Check out these amazing student projects from the Mechatronics Design showcase, taught by Professor Homayoon Kazerooni of Berkeley exoskeleton fame (we'll have more on Kazerooni's work later in this post). They're Berkeley undergrads, so you'll see all kinds of Blue and Gold and Bear-based projects.
Kazerooni's exoskeletons in the news again
After briefly mentioning Professor Kazerooni in Week One of the Golden Scholars and showing his undergrads' work earlier today, it's probably a good idea to discuss his work in more detail. Kazerooni and his research became national news two years ago when his exoskeletons helped a paraplegic student literally walk at his commencement ceremony. While there are a number of competitors—including one that will get significant coverage as part of the World Cup—Kazerooni is aiming to make his products lightweight and affordable.
In contrast to the complex array of sensors, gyroscopes and hydraulics worn in Brazil [at the World Cup], the Berkeley test pilots wore a robotic system called an exoskeleton that costs about $20,000, weighs just 22 pounds, and can be worn under clothing. With 2 million paraplegics in the U.S., Kazerooni's goal was to use state-of-the-art robotics to give as many people as possible the chance to walk again - and do it quickly.
"Many paraplegics are not in a situation to afford a $100,000 device, and insurance companies don't pay for these devices," Kazerooni said. "Our job as engineers is to make something people can use."
Kazerooni employs a system of simple devices to help keep the costs low and the user safe. To check out the devices in use and to hear from some of his team members and users, check out the video below:
Linking old age to breast cancer
It's not exactly surprising that older people are more susceptible to cancer, but Mark LaBarge's lab of LBNL is revealing some likely reasons as to why.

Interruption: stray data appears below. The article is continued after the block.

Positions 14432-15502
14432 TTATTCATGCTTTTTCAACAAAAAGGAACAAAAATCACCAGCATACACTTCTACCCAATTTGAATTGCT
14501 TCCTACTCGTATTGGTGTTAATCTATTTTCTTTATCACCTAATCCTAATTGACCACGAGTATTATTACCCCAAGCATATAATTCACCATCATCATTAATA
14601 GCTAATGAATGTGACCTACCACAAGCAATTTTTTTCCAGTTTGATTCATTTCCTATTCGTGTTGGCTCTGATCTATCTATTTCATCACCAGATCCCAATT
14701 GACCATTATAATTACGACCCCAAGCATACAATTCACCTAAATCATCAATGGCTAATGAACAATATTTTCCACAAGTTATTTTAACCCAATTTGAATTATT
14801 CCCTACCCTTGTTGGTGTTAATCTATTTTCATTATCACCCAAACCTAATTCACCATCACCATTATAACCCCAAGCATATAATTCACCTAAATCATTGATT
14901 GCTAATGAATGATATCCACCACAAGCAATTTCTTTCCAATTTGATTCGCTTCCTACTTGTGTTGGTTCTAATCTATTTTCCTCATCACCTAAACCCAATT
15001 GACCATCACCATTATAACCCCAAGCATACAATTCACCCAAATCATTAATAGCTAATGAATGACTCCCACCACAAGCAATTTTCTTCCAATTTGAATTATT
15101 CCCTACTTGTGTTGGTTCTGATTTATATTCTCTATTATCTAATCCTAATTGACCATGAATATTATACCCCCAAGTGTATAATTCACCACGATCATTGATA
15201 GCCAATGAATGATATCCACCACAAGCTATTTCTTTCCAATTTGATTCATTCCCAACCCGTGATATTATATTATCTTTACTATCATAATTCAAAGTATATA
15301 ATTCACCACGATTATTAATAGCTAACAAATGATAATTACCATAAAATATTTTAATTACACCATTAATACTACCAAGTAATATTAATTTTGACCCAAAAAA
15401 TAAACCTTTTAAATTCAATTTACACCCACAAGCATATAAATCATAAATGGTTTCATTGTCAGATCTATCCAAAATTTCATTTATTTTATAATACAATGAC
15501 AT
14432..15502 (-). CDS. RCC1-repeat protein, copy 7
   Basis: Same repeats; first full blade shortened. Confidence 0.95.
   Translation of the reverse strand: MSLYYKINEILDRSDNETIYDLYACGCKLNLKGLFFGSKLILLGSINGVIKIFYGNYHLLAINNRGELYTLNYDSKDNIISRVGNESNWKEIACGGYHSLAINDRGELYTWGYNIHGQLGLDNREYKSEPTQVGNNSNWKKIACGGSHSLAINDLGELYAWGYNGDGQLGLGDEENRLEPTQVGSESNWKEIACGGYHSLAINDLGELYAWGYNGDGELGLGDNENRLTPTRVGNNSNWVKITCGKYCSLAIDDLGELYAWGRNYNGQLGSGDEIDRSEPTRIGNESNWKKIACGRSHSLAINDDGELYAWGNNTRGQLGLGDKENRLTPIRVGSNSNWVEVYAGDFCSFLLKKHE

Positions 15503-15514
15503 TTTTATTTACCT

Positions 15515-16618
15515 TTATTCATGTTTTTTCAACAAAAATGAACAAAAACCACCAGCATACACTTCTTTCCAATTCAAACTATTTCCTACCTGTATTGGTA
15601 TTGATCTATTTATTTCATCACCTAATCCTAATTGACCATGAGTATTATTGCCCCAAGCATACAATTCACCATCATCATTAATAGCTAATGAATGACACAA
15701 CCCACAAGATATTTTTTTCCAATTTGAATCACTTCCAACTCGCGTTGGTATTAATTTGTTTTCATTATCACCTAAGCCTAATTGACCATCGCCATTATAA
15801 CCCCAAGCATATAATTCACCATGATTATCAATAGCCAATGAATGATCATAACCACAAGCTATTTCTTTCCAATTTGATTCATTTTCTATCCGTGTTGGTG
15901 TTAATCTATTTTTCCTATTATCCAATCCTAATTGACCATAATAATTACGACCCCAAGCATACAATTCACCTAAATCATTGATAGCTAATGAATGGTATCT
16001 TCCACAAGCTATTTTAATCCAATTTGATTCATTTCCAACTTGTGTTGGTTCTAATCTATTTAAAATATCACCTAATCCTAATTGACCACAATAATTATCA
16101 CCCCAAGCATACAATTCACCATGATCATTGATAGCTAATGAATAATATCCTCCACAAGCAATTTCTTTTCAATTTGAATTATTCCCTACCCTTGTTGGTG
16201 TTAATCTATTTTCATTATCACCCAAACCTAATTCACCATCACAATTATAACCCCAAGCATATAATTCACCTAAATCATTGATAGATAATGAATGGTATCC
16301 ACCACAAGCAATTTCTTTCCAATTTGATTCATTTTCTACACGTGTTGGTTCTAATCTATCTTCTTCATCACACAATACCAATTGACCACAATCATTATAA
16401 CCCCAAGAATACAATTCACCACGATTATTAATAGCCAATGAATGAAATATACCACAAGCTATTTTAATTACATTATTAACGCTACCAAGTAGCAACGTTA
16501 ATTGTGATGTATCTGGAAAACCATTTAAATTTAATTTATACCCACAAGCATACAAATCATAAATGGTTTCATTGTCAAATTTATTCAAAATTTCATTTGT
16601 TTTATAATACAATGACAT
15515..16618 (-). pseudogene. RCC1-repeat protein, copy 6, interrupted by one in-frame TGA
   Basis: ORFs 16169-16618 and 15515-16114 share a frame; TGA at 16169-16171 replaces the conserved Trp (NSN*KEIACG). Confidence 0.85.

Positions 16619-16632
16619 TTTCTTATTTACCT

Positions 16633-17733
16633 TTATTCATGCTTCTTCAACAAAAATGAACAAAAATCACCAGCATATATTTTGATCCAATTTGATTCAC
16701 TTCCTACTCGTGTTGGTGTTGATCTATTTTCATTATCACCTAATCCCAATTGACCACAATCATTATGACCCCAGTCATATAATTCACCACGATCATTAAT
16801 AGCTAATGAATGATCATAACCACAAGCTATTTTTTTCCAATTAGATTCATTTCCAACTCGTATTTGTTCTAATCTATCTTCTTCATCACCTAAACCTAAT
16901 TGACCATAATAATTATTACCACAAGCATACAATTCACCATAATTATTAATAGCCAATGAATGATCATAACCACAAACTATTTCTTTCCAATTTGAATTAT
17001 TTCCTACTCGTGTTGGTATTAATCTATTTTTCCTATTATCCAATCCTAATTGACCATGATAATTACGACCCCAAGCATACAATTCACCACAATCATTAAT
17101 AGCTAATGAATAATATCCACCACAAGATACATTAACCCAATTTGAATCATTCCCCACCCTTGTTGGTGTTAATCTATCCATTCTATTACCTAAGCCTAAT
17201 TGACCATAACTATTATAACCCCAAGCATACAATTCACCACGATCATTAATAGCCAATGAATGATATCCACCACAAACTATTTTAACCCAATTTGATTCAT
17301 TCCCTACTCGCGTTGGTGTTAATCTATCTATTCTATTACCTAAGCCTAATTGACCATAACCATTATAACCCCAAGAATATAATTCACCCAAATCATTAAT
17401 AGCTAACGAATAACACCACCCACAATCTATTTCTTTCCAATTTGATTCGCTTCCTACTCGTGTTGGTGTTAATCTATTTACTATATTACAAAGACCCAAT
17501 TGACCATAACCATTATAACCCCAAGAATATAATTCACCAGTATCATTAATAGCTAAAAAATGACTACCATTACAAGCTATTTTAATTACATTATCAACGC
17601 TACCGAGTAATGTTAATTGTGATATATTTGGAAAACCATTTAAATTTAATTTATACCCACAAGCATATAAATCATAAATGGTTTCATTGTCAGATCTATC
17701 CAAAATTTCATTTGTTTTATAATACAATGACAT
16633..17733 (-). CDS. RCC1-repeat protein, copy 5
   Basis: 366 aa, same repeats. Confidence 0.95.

There are two issues they believe come into play here. Firstly, old women have an accumulation of multipotent cells—which are like an undefined "blank slate" of a cell that can still turn into a number of specialized cells—in their breast tissue. Secondly, and the major finding of LaBarge's work, these cells are less responsive to their environment around them.
Your cells aren't just floating or swimming around; most of them are attached to and grow on structure known as the extracellular matrix (ECM). They anchor themselves to the ECM with proteins called integrins; more importantly, the cells are able to pick up cues from this microenvironment and use it to regulate the genes they're expressing. It's like if you step on a slippery surface, your brain knows to start walking more carefully to avoid slipping, but know to move quickly if you're walking on hot coals.
They found that multipotent progenitors in tissue from women less than 30 years old are extremely responsive to changes to their immediate surroundings. When tissue from young women was placed on a soft polymer [that mimics healthy tissue], multipotent progenitors differentiated into milk-producing luminal cells. When the tissue was placed on a stiff polymer [similar to a rigid tumor], the cells reduced the production of luminal cells and ramped up the production of tumor-fighting myoepithelial cells.
"We think this is a defense mechanism. The epithelia tissue recognizes that stiffness isn't good and produces tumor suppressants," says LaBarge.
But this defense wasn't observed in tissue from women older than 55.
In the cells of older patients, the messenger that act between the integrins and the gene expression have been "inefficiently activated." If researchers can find another way to keep these messengers working—thus ensuring the cells remain responsive—then this may help with patients in remission and make it harder for another tumor to form.
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